Nine consumer and public interest groups have asked a Financial Industry Regulatory Authority task force to increase transparency in mandatory arbitration matters.
In a joint letter to the Finra Dispute Resolution Task Force sent Wednesday, the groups asked the task force to release information gathered in mandated arbitration disputes and information about the dispute process. The arbitration hearings are frequently the result of complaints filed by investors against advisors, brokers, advisory firms or broker-dealer firms.
The groups include Americans for Financial Reform, the Alliance for Justice, the Center for Justice and Democracy, Consumers Union, National Consumers League, Public Citizen, the National Association of Consumer Advocates, US PIRG, and the Public Investors Arbitration Bar Association (Piaba).
The groups are asking the task force to address the issues when it meets in Washington, D.C., Thursday.
In the letter, the groups ask for the release of information such as reports that Finra or the SEC collect on investor awareness of binding mandatory arbitration, the effectiveness of Finra’s arbitrator selection process, the prevalence of forced arbitration clauses in brokerage firm and investment advisory contracts, and feedback that Finra has collected from investors about arbitration.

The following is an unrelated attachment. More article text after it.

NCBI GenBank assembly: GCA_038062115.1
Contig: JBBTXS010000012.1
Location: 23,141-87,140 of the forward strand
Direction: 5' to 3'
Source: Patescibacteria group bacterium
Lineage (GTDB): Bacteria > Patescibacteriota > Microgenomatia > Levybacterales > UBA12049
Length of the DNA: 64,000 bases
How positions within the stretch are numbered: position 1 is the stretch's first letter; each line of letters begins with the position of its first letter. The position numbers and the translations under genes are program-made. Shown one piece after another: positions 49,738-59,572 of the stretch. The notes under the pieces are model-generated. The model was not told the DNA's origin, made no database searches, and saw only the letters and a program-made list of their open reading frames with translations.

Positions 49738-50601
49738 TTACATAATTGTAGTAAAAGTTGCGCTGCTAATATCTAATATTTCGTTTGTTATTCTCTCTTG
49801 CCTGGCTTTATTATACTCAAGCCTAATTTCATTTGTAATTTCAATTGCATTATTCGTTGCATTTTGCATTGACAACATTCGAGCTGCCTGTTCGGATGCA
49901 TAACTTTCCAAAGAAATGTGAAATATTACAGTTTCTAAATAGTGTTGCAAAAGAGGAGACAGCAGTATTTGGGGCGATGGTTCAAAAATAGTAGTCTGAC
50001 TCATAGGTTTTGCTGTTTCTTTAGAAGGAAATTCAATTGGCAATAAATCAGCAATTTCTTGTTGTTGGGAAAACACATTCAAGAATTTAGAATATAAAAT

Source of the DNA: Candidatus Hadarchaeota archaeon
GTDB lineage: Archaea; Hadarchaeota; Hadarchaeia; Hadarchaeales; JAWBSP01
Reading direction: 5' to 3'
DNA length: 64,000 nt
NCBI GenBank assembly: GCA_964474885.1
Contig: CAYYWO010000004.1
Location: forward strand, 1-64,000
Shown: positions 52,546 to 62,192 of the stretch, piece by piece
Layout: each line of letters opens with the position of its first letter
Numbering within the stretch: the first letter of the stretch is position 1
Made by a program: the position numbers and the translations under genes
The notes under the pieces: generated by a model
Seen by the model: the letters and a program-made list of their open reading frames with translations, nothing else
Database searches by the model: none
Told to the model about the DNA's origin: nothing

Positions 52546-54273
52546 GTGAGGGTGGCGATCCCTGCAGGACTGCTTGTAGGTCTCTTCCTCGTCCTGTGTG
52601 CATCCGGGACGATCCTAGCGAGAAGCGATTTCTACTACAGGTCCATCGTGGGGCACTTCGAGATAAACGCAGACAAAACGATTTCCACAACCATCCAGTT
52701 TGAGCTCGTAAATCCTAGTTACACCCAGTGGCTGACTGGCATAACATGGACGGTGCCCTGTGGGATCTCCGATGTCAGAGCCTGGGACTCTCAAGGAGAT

The groups say, “Mandatory arbitration deprives investors doing business with brokerage firms and investment advisors of the right to a judge and jury. Investors do not receive open hearings and often do not receive fair ones. In addition, the process is unlikely to result in adequate awards against brokers to deter misconduct and compensate injured investors.”
Brokers sometimes use the arbitration process as a way to clean their records of investor complaints and the system “stunts development of critical legal policy,” the letter charges.
One of the groups, the Public Investors Arbitration Bar Association, or Piaba, which is made up of lawyers who represent investors, has said Finra arbitration proceedings foster secrecy and the system results in complaints being omitted from Finra BrokerCheck, which is supposed to enable investors to find complaints filed against brokers.
Finra has asked the task force to work together to suggest strategies to enhance the transparency, impartiality, and efficiency of FINRA’s securities dispute resolution forum for all participants, Finra said in a statement issued Wednesday. "We look forward to the recommendations that they put forth."
The letter can be found at http://www.piaba.org.